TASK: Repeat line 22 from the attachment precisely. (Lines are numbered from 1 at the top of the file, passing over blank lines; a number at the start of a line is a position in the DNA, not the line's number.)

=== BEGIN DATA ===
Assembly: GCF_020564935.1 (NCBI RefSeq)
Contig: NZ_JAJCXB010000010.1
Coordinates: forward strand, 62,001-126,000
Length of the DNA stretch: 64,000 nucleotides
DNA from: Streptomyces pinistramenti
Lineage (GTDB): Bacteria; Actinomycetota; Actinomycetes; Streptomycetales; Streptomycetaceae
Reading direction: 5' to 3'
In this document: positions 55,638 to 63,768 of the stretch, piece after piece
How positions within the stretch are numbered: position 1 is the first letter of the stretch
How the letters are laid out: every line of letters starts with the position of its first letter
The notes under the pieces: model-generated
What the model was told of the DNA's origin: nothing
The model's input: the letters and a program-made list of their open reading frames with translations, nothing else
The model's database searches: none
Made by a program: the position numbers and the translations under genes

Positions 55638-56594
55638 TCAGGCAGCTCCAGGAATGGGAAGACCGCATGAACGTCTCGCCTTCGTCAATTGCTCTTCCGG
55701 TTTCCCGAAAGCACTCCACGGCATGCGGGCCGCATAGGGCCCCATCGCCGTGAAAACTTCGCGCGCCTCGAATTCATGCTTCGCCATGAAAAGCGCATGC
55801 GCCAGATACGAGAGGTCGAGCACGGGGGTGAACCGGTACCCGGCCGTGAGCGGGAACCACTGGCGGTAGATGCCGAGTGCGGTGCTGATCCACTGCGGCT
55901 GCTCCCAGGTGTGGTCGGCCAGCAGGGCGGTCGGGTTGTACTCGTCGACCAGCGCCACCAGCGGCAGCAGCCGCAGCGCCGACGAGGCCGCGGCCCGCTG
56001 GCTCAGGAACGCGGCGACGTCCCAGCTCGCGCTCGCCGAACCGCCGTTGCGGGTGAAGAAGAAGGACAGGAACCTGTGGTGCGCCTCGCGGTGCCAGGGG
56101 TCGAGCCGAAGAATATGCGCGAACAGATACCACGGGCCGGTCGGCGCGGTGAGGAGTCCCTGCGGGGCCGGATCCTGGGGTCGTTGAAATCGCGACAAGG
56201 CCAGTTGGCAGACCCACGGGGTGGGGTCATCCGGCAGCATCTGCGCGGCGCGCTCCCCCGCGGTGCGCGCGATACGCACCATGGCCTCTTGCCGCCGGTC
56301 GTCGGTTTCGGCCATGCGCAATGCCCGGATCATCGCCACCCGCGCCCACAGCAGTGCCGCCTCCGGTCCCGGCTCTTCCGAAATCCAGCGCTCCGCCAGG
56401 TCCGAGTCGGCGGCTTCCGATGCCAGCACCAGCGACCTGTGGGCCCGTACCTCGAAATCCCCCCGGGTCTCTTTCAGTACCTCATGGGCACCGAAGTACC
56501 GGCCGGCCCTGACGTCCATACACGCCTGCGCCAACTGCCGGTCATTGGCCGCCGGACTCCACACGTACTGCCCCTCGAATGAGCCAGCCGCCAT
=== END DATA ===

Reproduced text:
56101 TCGAGCCGAAGAATATGCGCGAACAGATACCACGGGCCGGTCGGCGCGGTGAGGAGTCCCTGCGGGGCCGGATCCTGGGGTCGTTGAAATCGCGACAAGG